Sunday, February 8, 2009

Crazy Feet!

For an hour or so each afternoon, I have been letting the dams and crias (25 total) out into the hayfield. As soon as they see me heading toward the gate, they run ahead in anticipation. That's Sable, practically attached to my shoulder.

The young alpacas especially love to romp on the 10 acres, and sometimes the dams join in the pronking (boing... boing... boing, as if they're spring-loaded). Then they break into a full-out run, and sometimes do a side-kick that Mike fondly calls "crazy feet."

The hay field remains a perplexity to us. If we plant orchard grass (alpaca's hay of choice), at the most nutritious time in its growth cycle for mowing, the weather is too wet to cut it. And if we leave it to grow until the weather is dry enough, the plants flower and go to seed, draining the leaves of nutrition. So last year we planted horse blend (timothy, rye, orchard grass and one other), and it was indeed harvested when most of the grass and seed heads were dry.

Most of the 420 bales we sold -- folks just came and loaded up their trucks right in the field. We used some of them as a boundary for our garden, and I have built up layers of compost within it over the fall and winter months. (We can even hollow out places to plant trailing vegetables atop the bales.) And some bales we stacked in the barn as wind-breaks in stalls, and to be used as bedding on the concrete floor. A few of the alpacas choose to munch on it for diversion, but it offers very little food value for them. Granola, I call it, because it is just a crunchy snack.

Weights and Measures
I started the year by getting a weight on each alpaca. Most do not mind being haltered and led to the scale, and some stand there more calmly than others. A few need patient coaxing, and two refused to budge, so I had to enlist help from a friend. Fabia is the most reluctant to be 'processed' for anything she considers unnecessary. But she also loves her carrots, so she was easily lead, unhaltered, to the scale and stood quite happily while munching on the dish of sliced carrots I held in front of her. I woulnd't mind if they all did it that way!

I do not spit-test the girls in winter months, because I would not breed them if they became open. We will test them again at end of March, hoping all pregnancies have held. The first four births are due in mid- to late June. Most of the other dams are due in Sept and October.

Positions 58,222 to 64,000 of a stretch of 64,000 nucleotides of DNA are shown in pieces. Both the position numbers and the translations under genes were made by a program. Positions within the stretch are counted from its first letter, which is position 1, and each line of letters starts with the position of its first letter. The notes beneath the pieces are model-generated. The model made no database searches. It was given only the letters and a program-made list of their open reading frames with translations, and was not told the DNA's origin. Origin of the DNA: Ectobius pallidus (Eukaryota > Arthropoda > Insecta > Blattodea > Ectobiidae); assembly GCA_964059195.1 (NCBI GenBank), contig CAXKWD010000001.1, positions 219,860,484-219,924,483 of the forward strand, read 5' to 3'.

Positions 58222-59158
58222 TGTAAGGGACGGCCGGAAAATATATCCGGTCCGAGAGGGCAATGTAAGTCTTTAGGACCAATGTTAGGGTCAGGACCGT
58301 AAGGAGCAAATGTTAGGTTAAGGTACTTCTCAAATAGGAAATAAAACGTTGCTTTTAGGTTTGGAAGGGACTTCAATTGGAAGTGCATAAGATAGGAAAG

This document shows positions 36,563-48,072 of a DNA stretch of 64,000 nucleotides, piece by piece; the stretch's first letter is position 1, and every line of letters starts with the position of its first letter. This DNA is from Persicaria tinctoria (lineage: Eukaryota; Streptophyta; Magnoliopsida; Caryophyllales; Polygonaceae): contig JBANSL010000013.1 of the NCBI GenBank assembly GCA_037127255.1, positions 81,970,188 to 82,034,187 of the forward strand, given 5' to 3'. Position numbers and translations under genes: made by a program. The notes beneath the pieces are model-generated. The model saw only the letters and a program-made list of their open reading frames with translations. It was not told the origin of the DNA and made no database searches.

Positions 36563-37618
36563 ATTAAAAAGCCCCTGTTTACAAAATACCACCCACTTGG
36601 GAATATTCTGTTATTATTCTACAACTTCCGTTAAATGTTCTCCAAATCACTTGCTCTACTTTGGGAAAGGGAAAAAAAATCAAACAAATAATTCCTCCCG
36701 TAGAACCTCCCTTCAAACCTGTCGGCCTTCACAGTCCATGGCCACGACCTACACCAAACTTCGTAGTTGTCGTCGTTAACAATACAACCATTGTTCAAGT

Since the winter sun is at such a low angle, we give Vitamin D paste to the crias bi-weekly. At end of day, while the adults are enjoying their pellets, the crias come into the creep feeder to eat unchallenged, so it is simple and safe to catch them there and give them a dose of 'orange sauce.'

Even though there are not as many chores to do for herd maintenance during the winter, the season brings on many more farm tasks. Mostly due to the weather and the latitude. In mid-December, I began afternoon regathering from the day pastures and feeding at 3;30 in order to be done by dark.

Once we passed Winter Solstice, the days began noticeably lengthening. Reading the Farmer's Almanac, I discovered that as days lengthen again, daylight extends about four times faster at the end of the day than at the beginning -- a fact of Nature I never realized when holding an office job!

Frost is Our Friend
The frost is often quite beautiful, caught cobweb-like in fuzzy ears or outlining leaves and grass blades. Mud and ice offer their own challenges. When the ground is so wet, the riding mower with trailer is unusable for poop scooping so we reverted to pushing wheelbarrow. A 4-wheel drive 'gator would be handy, but we haven't made that investment yet. And so far, we do not feel the need to get a tractor.

We put straw down on the pathways so they are less slippery. I did land on my tush one time and had to carefully sit sideways for a few weeks until the tail bone bruise healed. But we also discovered that frost is our friend. After driving a load of wood down to the workshop, the van kept spinning on the way back up the driveway. Early the next morning, the ground had frozen and Mike was able to drive it up just fine. I used the same technique to move the mower with trailer around for the next few mornings, and once again could take the load down to fertilize the hayfield.